The making of banana republic

At the expense of one Kamlepo Kalua, we had a good week of laughing. As troves of meme after meme poured scorn on the poor gentleman from Rumphi East for his alleged self-abduction, one could not help it, but fell to stitches.

Internet has no mercy. And so does the court of public opinion. Within hours of Kamlepo’s reappearance to the outside world, from his mysterious abductors’ hideout—social media went out for his fresh, pound for pound.

If, indeed, Kamlepo staged his own abduction, hoping to score a cheap political mileage and cry harassment at the hands of government or its agents, well, social media responded in kind:  mercilessly, belligerently, comically!

“As police, we carried out preliminary investigations since morning, when Honourable [Kamlepo] Kalua was found at Kwacha Roundabout and we have established that he faked the abduction,” concluded National Police Headquarters spokesperson James Kadadzera in a statement.

He added: “His outward appearance did not show someone who had been kept in a house or a garage, as he kept on changing the statement, amid torture for a week. He had not any scar.”

Even police were brutal in their assessment. 

No one, apparently, is wasting time checking whether Kalua was, indeed, a victim of some serious crime. In a country where police have failed to be convincing explaining past serious politically-resonating crimes, such as Robert Chasowa and Issa Njauju murders, such a rush left to explain Kamlepo’s predicament left many with a yawn.

Far from enjoying the memes, it is also clear that Kamlepo, if indeed, he was attempting to trick the public, was only doing so because the environment is fertile for his actions.

And that is far more worrying than one MP trying to play Clever Aleck. After all, one Moses Kunkuyu, also once, allegedly, used this playbook and got away with it.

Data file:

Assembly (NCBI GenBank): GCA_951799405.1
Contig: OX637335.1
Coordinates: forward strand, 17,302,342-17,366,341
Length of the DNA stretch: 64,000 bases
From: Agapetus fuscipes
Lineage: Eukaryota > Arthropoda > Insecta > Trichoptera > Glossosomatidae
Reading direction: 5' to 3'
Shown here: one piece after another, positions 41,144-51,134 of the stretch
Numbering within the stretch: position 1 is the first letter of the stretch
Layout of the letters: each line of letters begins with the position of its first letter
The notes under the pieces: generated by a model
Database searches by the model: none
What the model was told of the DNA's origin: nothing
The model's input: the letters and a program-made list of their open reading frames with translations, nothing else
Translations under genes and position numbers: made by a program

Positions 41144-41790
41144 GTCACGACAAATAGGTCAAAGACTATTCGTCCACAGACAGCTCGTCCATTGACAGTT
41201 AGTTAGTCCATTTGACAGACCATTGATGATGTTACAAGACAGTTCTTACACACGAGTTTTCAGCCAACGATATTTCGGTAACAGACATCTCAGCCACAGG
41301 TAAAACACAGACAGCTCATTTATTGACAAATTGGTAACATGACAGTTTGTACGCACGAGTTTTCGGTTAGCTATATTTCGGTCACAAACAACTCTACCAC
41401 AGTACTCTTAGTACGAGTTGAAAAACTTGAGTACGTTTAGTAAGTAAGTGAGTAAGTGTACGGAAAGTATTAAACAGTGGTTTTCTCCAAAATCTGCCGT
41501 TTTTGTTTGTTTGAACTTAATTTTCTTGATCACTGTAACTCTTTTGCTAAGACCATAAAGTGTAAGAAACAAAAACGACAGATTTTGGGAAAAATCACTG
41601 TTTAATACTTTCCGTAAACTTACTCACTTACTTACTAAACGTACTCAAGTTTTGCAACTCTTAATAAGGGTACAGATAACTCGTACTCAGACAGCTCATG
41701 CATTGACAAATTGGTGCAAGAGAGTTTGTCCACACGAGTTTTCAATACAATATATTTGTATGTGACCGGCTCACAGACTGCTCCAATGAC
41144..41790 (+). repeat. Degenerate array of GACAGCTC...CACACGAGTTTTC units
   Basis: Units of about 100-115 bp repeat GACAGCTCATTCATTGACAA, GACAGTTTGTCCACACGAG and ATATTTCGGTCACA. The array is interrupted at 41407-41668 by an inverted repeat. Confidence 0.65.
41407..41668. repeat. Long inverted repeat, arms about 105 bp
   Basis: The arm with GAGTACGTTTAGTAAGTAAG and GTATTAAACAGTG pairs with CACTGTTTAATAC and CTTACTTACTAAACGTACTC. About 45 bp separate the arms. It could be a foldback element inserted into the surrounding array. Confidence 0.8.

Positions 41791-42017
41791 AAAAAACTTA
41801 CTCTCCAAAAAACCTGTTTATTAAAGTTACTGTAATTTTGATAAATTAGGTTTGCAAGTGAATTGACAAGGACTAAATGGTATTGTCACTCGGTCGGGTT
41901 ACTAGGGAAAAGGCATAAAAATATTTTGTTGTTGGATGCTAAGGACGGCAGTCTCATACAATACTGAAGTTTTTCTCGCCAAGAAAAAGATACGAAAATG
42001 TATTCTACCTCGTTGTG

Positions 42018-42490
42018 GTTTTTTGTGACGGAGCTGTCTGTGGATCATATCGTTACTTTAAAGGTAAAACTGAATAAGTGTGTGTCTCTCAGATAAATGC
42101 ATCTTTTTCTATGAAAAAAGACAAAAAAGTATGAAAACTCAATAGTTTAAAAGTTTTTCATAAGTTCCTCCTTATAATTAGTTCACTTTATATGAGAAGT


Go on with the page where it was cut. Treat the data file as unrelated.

What is pertinent now is that Kamlepo thought we could all be gullible enough to accept his dummy because latest media reports about the volatile political situation in the country had conditioned us to.

Look, Kamlepo was recently a victim of government’s increasing campaign of muzzling opponents using State agencies. Just weeks ago, Malawi Revenue Authority (MRA) in a suspicious move raided both Kamlepo’s house and his son’s, ostensibly, to search for evidence of tax evasion.

Granted politicians of whatever inclination are not exempted from the law and MRA’s action seen singularly appears a normal and legal operation. Holistically, though, Kamlepo’s raid followed a pattern where government critics, in whatever walk of life, are being targeted by the government machinery.

We have seen it happen at media houses perceived as critical of government with revenue collectors, regulators or State-owned utility companies also being used to ‘squeeze’ these unruly players of our democracy.

Even a political scientist, Boniface Dulani, had his office sealed by MRA. An office of another outspoken critic of government, the spokesperson of the Public Affairs Committee (PAC) Father Peter Mulomole was simply raided by ‘common’ thugs.

We have seen our overworked police and courts being abused loaded further with useless criminal cases such as someone offering a fake resignation letter of a vice-president.

And when among those arrested is a sister of a former president with a deep feud with the incumbent President, we know our police and courts are being used by those irresponsible enough to use power to silence opponents by all means possible.

You don’t have to be TB Joshua to know this, but many more will follow this list.

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